Body in white

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Body in white, partially outfitted to highlight the safety systems fitted to the vehicle.

Body in white (BIW) is the stage in automobile manufacturing in which a car body's frame has been joined together, that is before painting and before the motor, chassis sub-assemblies, or trim (glass, door locks/handles, seats, upholstery, electronics, etc.) have been integrated into the structure. Assembly involves different techniques such as welding (spot, MIG/MAG), riveting, clinching, bonding and laser brazing.

The term derives from manufacturing practices before steel unibody monocoques — when automobile bodies were made by outside firms on a separate chassis with an engine, suspension, and fenders attached.[citation needed] The manufacturers built or purchased wooden bodies (with thin, non-structural metal sheets on the outside) to bolt onto the frame. The bodies were painted white prior to the final color.[according to whom?]

A folk etymology for "body in white" is the appearance of a car body after it is dipped into a white bath of primer (undercoat paint)— despite the primer's actual gray color.[citation needed] BIW could also refer to when car bodywork would be made of timber - all timber products, furniture, etc., are considered to be "in the white" when at the stage of raw timber before finishing or varnishing.[original research?]

In car design, the "body in white"[inconsistent] phase is where the final contours of the car body are worked out, in preparation for the ordering of the expensive production stamping die. Extensive computer simulations of crash-worthiness, manufacturability, and automotive aerodynamics are required before a clay model from the design studio can be converted into a body in white ready for production.[citation needed]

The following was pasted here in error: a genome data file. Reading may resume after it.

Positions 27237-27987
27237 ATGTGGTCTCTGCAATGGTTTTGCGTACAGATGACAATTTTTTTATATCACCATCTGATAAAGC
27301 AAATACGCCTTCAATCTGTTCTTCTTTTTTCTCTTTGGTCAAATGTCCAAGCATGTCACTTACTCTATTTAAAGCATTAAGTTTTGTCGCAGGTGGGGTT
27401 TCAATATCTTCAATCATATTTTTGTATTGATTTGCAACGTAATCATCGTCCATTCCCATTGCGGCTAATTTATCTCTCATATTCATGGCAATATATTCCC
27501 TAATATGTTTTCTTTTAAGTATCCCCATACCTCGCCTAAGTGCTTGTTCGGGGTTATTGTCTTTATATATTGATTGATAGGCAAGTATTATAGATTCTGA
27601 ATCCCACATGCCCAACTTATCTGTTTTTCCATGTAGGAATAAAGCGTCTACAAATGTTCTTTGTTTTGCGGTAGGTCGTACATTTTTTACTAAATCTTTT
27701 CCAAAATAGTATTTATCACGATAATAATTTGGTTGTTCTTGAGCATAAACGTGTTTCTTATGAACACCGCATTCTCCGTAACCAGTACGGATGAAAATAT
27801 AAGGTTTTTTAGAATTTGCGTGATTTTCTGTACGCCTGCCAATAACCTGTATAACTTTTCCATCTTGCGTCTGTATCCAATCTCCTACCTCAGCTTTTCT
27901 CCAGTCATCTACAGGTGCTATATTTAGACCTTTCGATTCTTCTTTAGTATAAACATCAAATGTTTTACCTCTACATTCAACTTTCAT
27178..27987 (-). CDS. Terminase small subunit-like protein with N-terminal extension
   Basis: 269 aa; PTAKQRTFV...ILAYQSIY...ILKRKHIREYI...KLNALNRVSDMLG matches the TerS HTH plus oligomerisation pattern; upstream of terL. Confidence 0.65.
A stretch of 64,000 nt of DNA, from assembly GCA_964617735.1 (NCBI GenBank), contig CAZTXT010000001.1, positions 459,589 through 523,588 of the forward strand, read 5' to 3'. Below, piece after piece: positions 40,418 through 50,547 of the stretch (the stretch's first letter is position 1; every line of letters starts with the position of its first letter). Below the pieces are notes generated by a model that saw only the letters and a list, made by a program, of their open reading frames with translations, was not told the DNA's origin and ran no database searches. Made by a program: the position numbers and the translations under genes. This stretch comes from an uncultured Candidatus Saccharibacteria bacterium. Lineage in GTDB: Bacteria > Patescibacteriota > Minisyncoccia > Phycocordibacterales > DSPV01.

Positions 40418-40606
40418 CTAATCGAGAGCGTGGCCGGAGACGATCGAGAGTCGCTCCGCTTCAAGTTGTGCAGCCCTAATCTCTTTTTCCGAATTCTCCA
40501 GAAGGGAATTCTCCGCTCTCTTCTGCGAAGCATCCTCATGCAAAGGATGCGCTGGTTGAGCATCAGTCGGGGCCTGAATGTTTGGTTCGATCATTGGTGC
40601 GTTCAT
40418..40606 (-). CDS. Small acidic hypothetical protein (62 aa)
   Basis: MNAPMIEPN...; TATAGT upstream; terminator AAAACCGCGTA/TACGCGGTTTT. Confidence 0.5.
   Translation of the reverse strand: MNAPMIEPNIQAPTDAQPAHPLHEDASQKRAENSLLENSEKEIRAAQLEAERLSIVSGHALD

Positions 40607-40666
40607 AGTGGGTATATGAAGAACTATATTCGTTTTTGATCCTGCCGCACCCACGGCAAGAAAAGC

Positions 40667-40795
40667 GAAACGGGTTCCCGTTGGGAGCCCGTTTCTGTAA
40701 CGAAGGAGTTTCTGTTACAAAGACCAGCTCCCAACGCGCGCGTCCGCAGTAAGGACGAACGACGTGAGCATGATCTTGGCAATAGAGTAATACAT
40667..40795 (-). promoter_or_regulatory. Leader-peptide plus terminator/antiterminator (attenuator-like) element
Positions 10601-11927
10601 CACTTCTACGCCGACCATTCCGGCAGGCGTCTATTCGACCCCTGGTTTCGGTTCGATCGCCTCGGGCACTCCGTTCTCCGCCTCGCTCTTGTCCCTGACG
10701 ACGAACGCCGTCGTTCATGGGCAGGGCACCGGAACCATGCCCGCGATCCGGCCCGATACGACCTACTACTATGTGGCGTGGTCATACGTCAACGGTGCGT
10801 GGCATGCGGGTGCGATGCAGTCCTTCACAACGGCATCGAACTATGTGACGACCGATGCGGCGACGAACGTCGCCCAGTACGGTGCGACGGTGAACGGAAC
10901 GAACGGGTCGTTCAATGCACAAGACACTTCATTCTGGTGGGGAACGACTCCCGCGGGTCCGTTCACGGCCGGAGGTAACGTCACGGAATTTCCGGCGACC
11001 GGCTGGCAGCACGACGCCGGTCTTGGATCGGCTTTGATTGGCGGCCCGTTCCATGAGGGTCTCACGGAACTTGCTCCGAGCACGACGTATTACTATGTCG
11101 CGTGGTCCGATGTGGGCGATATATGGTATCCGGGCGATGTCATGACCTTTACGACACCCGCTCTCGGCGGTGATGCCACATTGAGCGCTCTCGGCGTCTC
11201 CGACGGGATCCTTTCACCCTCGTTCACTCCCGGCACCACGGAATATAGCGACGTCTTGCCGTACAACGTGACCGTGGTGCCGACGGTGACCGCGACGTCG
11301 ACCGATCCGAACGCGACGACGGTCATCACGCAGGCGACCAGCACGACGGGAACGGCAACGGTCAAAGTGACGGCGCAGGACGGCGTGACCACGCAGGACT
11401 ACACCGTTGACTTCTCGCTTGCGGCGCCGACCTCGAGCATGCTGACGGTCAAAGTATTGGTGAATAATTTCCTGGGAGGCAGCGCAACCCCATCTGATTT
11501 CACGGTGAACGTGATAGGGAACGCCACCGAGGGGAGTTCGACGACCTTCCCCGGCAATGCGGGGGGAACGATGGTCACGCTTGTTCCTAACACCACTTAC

Factories may offer BIW cars to racers, who then may replace up to 90% of the car with aftermarket parts,[1] and niche manufacturers like Ruf Automobile start their cars with BIWs from other makers.

Related terms[edit]

A related term in the automotive industry is "Body in black". This can refer to a car body that is formed of alternate materials such as composites rather than conventional metal;[2][3] these composite materials, such as carbon fiber,[2][3][4] are black rather than white. "Body in black" can also refer to a step in the design process in which a mock-up of a new car skin is built, in order to perform exacting measurements during the design and pre-production processes.[5]

References[edit]

  1. ^ Insider, The Auto. "GM Performance Parts To Offer $7,000 Body-In-White New Camaro". Jalopnik. Retrieved 2018-03-22.
  2. ^ a b PlasticsToday Staff (8 March 2012). "Carbon fiber body-in-black wins design accolade". PlasticsToday. UBM indians. Retrieved 1 July 2018.
  3. ^ a b "Automotive composites - in touch with lighter and more flexible solutions". Axon. Axon Automotive. 1 April 2013. Archived from the original on 14 April 2018. Retrieved 13 April 2018.
  4. ^ "Huntsman Features High-Performance Materials for Fabricating Composite Parts at CAMX 2017" (Press release). The Woodlands, Texas: Huntsman Corporation. 11 December 2017. Retrieved 13 April 2018.
  5. ^ "How Porsche ensures the quality of its products: What do the terms cubing, exterior master jig and body-in-black mean? Insights into the production process at Porsche". Porsche News. Dr. Ing. h.c. F. Porsche AG. 5 April 2016. Retrieved 13 April 2018.

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